7. Ironically the narration by Batman at the start and end sounded almost exactly like something that Rorschach would narrate. Specifically it sounded so much like Jackie Earle Haley from Snyder's movie and took me very much out of the film. I liked the film overall, and it started off really strong with a dark, brooding murder mystery that was closer to Seven than a superhero movie. But as it developed I found that the central plotline about informants in crime syndicates and corrupt politicians to be quite...boring. The mystery itself just didn't amount to much, to me anyway. The protracted climax was the worst part, and tonally it felt very similar to Nolan's TDK climax as well. TDK's climax was already the worst part of that movie, but to tack this on for a 3hour movie here felt like a grind for me. The one good action sequence involved the batmobile – I would say it was framed in an ostentatious but extremely cool manner, but the sense of geography and continuity was lacking. Perhaps that was part of Reeves' intended aesthetic. Score sounded fine in the movie but probably not worth a standalone listen.
  8. Midway through season 3 of Ozark. It got better towards the end of season 2 and that has carried over to season 3. The first 1 and 2/3 of the first two seasons were okay, but filled with too many characters that were not just unlikeable, but resulted in too many plotlines that crowded the whole story and made the suspension of disbelief just too hard to swallow at times.
  9. The freeway chase is one of the all time bests. Just incredible. The kind you would whoop for in the cinema. The CGI in the Smiths Vs Neo brawl is very apparently bad in 4K though. Many of the shots you can clearly see blank, detail-less CGI faces/hair/clothes, like something from video games around that time. It's incredibly bad. But that freeway chase...
  10. Yeah that makes sense. There's only so many times you can trot out threats of loan defaults, hostile takeovers, and mergers before it becomes too incredulous (and repetitive).
  11. Succession season 3. Quite limp, a bit like Roman's dick, then. The whole shtick of having a revelation in the season finale and ending it on a cliffhanger is getting tiresome now. I binged the first two season earlier this year, and perhaps some of this season's problems were already present in those, but it still seems fresh back then and I thoroughly lapped it up. I still enjoyed season 3, but it's clear to me they need to tweak the formula. Prior to the finale, there's barely any progress to character development and motivations. The whole revelation from the season 2 finale carried over for about 2-3 episodes and then just petered out. Let's not forget what a humongous revelation that was in the previous finale – not the kind you just drop the follow up after just a couple episodes. Then you have the sibling rivalry, where one one of them seemingly does something that appears to be irreconcilable (or so what the characters seem to imply), but then a few episodes later everyone seems to be doing ok in a birthday party. Not OKAY per se, but certainly the animosity has dissipated somewhat. There's lots of such amnesiac episodes in season 3. There's just lots of recycling and convenient loss of memory on the part of the writers. And at the end there comes yet another big twist. I wonder how much longer they can keep this up.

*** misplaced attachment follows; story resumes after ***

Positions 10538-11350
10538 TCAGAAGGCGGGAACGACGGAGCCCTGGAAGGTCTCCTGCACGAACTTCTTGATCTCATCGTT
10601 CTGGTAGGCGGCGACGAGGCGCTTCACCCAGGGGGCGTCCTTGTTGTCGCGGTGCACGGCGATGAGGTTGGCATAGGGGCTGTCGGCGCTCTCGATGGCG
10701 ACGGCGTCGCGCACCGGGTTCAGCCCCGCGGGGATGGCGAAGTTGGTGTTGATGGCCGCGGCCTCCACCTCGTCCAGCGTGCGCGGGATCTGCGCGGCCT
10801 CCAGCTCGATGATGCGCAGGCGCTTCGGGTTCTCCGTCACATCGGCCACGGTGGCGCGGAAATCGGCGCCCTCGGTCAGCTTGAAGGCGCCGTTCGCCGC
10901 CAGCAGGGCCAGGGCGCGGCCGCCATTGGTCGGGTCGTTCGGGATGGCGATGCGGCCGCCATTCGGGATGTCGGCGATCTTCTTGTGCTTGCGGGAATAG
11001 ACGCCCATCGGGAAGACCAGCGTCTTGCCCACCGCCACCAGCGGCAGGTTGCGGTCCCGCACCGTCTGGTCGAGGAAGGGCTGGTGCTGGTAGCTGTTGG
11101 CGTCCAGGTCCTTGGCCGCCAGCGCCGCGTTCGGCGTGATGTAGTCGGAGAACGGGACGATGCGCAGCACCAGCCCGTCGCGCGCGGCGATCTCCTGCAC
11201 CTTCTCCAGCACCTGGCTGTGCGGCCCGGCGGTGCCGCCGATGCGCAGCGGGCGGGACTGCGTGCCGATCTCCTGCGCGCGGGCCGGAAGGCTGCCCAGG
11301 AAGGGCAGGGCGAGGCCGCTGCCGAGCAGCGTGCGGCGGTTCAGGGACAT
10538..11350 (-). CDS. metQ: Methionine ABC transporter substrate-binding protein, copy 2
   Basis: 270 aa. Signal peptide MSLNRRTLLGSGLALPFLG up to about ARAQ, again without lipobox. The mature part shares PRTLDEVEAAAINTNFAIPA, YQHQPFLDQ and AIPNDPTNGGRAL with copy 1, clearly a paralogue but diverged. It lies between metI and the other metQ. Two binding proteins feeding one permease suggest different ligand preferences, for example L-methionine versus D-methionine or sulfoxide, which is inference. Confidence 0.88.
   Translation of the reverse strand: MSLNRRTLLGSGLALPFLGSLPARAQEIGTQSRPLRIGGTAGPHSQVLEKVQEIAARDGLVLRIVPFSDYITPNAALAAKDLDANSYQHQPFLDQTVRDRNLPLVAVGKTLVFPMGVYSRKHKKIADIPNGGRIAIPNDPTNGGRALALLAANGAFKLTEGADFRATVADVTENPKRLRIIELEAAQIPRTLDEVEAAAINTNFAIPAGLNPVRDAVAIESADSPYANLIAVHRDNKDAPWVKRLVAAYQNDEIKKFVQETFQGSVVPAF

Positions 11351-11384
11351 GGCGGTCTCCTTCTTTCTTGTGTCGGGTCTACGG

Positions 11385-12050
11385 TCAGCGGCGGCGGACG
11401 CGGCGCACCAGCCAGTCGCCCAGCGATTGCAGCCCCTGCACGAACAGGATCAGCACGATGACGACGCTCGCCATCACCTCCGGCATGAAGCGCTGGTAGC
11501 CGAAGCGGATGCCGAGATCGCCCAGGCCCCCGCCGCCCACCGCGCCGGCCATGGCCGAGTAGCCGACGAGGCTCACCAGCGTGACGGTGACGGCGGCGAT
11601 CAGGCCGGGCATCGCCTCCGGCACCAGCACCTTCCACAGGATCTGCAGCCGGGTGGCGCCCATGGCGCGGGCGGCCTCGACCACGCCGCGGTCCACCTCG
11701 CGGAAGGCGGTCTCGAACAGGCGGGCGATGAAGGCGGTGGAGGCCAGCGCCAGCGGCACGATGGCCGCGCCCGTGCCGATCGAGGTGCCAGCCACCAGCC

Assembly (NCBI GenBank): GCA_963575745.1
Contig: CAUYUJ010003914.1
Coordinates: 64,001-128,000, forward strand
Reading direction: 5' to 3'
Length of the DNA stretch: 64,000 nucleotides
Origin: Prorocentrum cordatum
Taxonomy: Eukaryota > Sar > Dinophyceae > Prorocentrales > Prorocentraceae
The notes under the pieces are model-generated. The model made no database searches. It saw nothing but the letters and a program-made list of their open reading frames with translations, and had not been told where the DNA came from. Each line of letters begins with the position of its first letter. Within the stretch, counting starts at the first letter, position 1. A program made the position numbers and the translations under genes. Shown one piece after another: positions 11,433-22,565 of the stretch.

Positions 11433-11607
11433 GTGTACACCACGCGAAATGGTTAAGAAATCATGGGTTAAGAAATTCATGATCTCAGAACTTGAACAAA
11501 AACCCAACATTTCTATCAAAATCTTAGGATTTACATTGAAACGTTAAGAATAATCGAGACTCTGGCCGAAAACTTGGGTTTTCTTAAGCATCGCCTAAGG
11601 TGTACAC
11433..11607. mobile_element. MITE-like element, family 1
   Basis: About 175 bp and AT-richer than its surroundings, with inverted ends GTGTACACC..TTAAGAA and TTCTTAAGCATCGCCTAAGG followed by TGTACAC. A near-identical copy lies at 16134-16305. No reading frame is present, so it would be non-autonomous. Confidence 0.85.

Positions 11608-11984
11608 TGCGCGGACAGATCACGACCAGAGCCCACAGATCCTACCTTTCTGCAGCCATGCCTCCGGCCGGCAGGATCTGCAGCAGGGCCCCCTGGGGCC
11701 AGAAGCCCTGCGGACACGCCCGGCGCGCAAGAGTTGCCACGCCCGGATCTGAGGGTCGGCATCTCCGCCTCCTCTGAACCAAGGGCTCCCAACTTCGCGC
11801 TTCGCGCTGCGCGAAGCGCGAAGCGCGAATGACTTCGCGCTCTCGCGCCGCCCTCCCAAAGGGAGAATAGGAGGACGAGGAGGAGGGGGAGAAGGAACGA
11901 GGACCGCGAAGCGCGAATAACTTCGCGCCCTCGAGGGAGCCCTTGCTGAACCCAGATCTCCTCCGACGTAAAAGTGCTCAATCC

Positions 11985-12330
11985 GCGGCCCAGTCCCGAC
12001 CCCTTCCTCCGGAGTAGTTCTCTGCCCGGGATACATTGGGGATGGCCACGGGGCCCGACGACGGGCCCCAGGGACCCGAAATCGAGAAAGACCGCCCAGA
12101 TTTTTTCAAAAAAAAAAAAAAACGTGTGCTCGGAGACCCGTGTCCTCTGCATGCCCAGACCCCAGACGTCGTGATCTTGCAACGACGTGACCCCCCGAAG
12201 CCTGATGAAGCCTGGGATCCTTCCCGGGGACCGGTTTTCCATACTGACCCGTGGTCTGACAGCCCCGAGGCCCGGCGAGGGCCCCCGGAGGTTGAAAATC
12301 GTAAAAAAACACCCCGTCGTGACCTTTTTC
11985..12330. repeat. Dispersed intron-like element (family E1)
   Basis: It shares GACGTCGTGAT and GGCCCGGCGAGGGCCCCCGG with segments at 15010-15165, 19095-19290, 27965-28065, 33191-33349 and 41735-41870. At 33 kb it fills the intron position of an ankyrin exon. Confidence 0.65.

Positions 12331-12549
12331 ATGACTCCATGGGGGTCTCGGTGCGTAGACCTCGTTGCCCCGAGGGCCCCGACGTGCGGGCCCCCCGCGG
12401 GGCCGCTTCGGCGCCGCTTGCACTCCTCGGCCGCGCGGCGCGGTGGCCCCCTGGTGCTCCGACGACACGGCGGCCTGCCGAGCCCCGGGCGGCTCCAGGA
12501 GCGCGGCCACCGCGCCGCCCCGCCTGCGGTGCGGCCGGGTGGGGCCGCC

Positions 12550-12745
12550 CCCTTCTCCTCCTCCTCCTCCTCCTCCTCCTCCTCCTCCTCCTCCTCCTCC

12. She was one of the more memorable things from the movie, so that says something... Also memorable: at least 4-5 Range Rovers flipping over, bested by a Toyota Land Cruiser no less. That was good airtime for Toyota...
  13. No Time do Die. Overlong and overplotted, Daniel Craig deserves a better final movie than this. Much of the plot is simple and nonsensical which in itself isn't a bad thing, but the way the writing constantly tries to inject faux surprises and intensity is laughable. Rami Malek is a pitifully anemic villain here, and his drawls just accentuate the long runtime of the movie. The first hour or so is decent with some good action, and Ana De Armas is good (was expecting her to show up again but alas), but overall it feels like a retread of the previous Craig movies particularly on the distrust of people close to him, leading on to a kinda foregone conclusion that falls flat. They should have stopped after Skyfall.
  14. Ah I meant episode 5, the one with the Japanese restaurant. Last week's watermelon episode was pretty good too.
  15. The latest Curb episode (season 11 ep 5) is an absolute hoot. By far the best of the season so far – great, natural dialogue and fantastic comeuppances. None of the stilted and staged feel some of the recent episodes had.